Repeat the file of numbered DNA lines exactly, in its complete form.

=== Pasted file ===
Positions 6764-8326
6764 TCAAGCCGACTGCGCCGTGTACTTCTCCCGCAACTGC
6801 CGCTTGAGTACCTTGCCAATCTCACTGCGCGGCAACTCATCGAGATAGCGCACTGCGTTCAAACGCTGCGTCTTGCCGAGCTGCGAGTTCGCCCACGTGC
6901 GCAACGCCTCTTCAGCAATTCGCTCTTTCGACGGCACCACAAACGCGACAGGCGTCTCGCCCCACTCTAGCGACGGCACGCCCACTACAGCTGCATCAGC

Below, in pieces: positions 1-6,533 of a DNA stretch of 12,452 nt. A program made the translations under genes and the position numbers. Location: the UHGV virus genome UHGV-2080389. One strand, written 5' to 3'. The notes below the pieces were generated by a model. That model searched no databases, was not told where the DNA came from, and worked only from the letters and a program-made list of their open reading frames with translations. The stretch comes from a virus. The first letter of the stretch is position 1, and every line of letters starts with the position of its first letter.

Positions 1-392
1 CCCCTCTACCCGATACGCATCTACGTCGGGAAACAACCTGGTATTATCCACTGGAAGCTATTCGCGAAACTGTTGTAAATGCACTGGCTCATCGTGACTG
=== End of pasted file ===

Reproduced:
Positions 6764-8326
6764 TCAAGCCGACTGCGCCGTGTACTTCTCCCGCAACTGC
6801 CGCTTGAGTACCTTGCCAATCTCACTGCGCGGCAACTCATCGAGATAGCGCACTGCGTTCAAACGCTGCGTCTTGCCGAGCTGCGAGTTCGCCCACGTGC
6901 GCAACGCCTCTTCAGCAATTCGCTCTTTCGACGGCACCACAAACGCGACAGGCGTCTCGCCCCACTCTAGCGACGGCACGCCCACTACAGCTGCATCAGC

Below, in pieces: positions 1-6,533 of a DNA stretch of 12,452 nt. A program made the translations under genes and the position numbers. Location: the UHGV virus genome UHGV-2080389. One strand, written 5' to 3'. The notes below the pieces were generated by a model. That model searched no databases, was not told where the DNA came from, and worked only from the letters and a program-made list of their open reading frames with translations. The stretch comes from a virus. The first letter of the stretch is position 1, and every line of letters starts with the position of its first letter.

Positions 1-392
1 CCCCTCTACCCGATACGCATCTACGTCGGGAAACAACCTGGTATTATCCACTGGAAGCTATTCGCGAAACTGTTGTAAATGCACTGGCTCATCGTGACTG